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Anti-Racist IRI Policy Splits School Board Vote

by Staff Writer

In a rare 4-1 split vote on August 16th, the Highline School Board fully implemented IRI [Instruction on Race & Identity] across the district by revising Procedure 0010 P5: Instruction on Race & Identity

For those unfamiliar, IRI stands for Instruction on Race & Identity, and it furthers the district’s work around “equity, race, and identity.” To quote HSD Equity Policy 0010, “Highline seeks to be a leader in being an anti-racist organization focused on eliminating racism, racial and other identity inequities, and institutional bias. This intentional [anti-racist] focus… should result in increased achievement by our students, both in school and after graduation.”

The term “anti-racist” is frequently, proudly used by Highline, but according to the oft-quoted authority on anti-racism Ibram X. Kendi, “The only remedy to past discrimination is present discrimination. The only remedy to present discrimination is future discrimination.” Per Equity Policy 0010, is the district prescribing discrimination to resolve racial discrimination?  

The board could have easily called for additional evidence or canceled the program altogether, but they did not. Just before the vote, Director Joe Van asked the superintendent to issue annual reports, including key performance indicators. It was unclear if they have been receiving the “annual reports” since its 2019 adoption. For clarity and accountability, perhaps standards and metrics will be addressed in a future board meeting. But what will it measure?

As a bit of background, Highline’s IRI [Instruction on Race & Identity] program was piloted in 2018-19, then adopted by the board in 2019. Initially, it included 10 hours of direct instruction per grade level per year. It called for an annual review by the board and an annual report by the superintendent. They committed to engaging family and community in its development and created a Community Advisory Council to provide guidance. At a board presentation dated February 17, 2021, “Stakeholder input sessions” were planned at each phase, including before Fall 2023’s full implementation. Did input include the parents or the community stakeholders?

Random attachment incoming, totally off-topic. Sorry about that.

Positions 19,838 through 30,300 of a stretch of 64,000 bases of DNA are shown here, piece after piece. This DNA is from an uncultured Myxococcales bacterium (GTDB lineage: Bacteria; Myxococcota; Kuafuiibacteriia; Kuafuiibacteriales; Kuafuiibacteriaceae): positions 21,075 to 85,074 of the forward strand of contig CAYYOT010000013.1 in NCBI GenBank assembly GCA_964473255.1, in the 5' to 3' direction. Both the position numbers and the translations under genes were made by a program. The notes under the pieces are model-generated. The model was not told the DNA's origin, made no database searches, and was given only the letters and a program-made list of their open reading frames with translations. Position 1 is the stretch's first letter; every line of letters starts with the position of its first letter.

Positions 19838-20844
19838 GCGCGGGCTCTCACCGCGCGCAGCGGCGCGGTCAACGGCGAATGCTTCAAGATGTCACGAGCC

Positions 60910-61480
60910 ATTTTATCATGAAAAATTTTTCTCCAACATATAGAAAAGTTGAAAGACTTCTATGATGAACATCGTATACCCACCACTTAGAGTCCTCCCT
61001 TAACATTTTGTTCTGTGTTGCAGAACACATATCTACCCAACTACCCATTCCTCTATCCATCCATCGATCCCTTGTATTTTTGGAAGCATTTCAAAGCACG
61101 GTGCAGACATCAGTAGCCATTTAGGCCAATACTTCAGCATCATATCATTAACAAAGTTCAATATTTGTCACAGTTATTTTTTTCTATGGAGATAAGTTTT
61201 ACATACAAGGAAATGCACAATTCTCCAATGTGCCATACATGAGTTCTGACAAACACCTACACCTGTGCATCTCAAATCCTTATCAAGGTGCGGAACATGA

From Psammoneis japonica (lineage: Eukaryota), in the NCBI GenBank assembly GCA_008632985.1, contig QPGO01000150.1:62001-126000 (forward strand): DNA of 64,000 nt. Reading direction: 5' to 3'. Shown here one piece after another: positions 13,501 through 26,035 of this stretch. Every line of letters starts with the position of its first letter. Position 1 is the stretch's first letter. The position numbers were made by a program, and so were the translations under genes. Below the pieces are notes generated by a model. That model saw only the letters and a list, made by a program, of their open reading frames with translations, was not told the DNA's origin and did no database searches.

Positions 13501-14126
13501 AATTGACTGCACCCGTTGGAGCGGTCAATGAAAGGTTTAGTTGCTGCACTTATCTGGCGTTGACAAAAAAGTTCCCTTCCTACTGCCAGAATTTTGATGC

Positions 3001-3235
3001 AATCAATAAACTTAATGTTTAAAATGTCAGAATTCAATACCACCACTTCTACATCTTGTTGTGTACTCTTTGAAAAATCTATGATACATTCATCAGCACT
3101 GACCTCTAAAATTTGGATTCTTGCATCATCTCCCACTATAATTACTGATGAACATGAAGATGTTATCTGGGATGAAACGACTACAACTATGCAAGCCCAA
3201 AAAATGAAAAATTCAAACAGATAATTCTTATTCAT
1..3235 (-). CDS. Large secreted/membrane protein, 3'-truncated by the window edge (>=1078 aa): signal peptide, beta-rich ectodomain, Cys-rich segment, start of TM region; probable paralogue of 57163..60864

The primary IRI [Instruction on Race & Identity] roadmap is Social Justice Standards created by Learning for Justice, a Project of the Southern Poverty Law Center (SPLC). Without going into excruciating detail, this instruction guides students to perform deep, DEEP dives into areas of personal and social exploration: Identity, Diversity, and JusticeStudents are then prompted to fight social injustice with examples of Action (activism)A student cited on the February 17th presentation states, Overall, go to marches/protests, donate, spread awareness, doing anything to help these causes are better than nothing.”

IRI [Instruction on Race & Identity] guides children to painstakingly examine their personal identity traits and preferences. They then score themselves based on points and weigh their perceived privilege rating against their peers. For example, white male (+3), visible or invisible disability (-1), supportive family (+3), felt unsafe walking at night (-1), English is your first language (+2), impacted by divorce (-1), grew up in an urban setting (-1), family had health insurance (+2), victim of physical violence based on gender, ethnicity, age or sexual orientation (-2). Finally, they are shown the injustice inherent in our society and prompted to act accordingly.